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The Physician and Sickness Absence

The Physician and Sickness Absence According to recent government statistics, workers' absence because of sickness accounts for a wage loss of more than $15 billion a year. Added to that is the steadily increasing volume of workmen's compensation expenditures for medical care and for cash payments to workers and their dependents, which in 1963 amounted to more than $1 1/2 billion.1 Programs directed at promoting the health of the worker can reduce this loss. It has been estimated that if the overall annual rate of sickness absence could be reduced by only one day, an increase of $10 billion in the gross national product and a substantial reduction in personal suffering would result.1 Many physicians mistakenly consider the control of workers' absence to be strictly a management function, but the role of the medical profession in reducing sickness which causes absence is undeniably important and necessary. Those who have studied the problem believe http://www.deepdyve.com/assets/images/DeepDyve-Logo-lg.png JAMA American Medical Association

The Physician and Sickness Absence

JAMA , Volume 199 (6) – Feb 6, 1967

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Publisher
American Medical Association
Copyright
Copyright © 1967 American Medical Association. All Rights Reserved. Applicable FARS/DFARS Restrictions Apply to Government Use.
ISSN
0098-7484
eISSN
1538-3598
DOI
10.1001/jama.1967.03120060111021
Publisher site
See Article on Publisher Site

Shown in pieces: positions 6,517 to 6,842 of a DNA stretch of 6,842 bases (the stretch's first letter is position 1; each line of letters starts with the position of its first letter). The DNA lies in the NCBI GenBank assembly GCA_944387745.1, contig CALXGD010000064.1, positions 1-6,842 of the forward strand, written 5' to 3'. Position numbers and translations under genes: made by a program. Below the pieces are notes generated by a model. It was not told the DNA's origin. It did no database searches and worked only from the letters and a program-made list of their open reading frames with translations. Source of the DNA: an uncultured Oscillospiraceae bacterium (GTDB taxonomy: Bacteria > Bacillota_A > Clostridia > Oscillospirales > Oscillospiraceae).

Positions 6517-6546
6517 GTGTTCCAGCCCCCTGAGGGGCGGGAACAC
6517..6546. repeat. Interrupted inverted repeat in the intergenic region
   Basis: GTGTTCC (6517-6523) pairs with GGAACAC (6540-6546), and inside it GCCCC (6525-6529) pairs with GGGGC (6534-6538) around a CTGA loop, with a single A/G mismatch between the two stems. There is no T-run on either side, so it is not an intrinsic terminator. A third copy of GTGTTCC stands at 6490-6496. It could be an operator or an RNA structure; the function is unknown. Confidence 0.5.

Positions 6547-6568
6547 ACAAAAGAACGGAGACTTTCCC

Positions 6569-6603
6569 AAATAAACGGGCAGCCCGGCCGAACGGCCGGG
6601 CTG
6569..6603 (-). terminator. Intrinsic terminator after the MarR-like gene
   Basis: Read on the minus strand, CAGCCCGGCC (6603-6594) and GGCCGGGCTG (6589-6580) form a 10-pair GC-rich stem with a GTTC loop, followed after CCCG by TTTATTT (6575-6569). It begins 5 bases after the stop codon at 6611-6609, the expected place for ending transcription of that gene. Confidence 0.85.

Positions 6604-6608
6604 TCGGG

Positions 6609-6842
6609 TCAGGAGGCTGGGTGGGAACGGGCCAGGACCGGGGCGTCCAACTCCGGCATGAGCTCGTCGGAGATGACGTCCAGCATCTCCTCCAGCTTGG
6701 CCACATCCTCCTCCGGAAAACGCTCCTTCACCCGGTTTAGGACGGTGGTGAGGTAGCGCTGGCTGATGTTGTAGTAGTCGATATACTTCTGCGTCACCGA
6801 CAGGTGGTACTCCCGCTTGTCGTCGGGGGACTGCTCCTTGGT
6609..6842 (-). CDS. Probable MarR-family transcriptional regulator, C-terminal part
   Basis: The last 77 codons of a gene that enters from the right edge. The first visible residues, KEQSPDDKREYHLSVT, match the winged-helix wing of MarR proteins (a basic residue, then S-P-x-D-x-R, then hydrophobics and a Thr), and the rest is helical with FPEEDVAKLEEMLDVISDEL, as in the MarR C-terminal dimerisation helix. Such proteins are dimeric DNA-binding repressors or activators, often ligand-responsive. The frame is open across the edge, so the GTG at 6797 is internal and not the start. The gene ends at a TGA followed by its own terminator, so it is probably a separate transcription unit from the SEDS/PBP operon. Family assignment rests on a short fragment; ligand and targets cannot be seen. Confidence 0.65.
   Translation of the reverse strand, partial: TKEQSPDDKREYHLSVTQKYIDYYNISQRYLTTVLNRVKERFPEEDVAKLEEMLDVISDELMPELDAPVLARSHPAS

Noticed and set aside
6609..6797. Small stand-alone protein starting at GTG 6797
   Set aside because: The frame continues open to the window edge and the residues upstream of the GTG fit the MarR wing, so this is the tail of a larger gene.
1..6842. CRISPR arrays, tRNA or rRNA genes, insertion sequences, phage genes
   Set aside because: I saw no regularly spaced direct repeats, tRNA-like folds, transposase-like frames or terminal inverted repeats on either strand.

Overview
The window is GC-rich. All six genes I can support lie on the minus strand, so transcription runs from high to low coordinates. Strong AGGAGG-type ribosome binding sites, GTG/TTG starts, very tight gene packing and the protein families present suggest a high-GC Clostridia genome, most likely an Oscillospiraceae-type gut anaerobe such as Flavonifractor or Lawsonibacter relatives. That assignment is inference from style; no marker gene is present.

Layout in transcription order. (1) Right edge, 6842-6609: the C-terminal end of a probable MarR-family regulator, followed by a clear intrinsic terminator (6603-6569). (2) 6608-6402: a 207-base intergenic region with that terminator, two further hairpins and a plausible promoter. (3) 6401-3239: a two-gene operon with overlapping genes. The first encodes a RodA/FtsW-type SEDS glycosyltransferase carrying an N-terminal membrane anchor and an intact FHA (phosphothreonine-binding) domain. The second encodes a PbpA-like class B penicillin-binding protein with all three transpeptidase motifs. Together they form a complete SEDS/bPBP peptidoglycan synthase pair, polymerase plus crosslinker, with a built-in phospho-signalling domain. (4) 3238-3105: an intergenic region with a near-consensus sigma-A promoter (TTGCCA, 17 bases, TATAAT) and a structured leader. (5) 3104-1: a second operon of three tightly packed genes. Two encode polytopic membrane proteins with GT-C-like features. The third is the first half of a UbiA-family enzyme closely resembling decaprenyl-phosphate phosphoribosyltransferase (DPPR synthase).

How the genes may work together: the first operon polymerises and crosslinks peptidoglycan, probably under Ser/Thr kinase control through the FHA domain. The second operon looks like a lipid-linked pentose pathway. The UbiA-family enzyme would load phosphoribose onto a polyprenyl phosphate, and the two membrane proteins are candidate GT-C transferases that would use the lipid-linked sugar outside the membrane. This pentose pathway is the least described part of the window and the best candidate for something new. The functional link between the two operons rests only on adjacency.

Abstract

According to recent government statistics, workers' absence because of sickness accounts for a wage loss of more than $15 billion a year. Added to that is the steadily increasing volume of workmen's compensation expenditures for medical care and for cash payments to workers and their dependents, which in 1963 amounted to more than $1 1/2 billion.1 Programs directed at promoting the health of the worker can reduce this loss. It has been estimated that if the overall annual rate of sickness absence could be reduced by only one day, an increase of $10 billion in the gross national product and a substantial reduction in personal suffering would result.1 Many physicians mistakenly consider the control of workers' absence to be strictly a management function, but the role of the medical profession in reducing sickness which causes absence is undeniably important and necessary. Those who have studied the problem believe

Journal

JAMAAmerican Medical Association

Published: Feb 6, 1967

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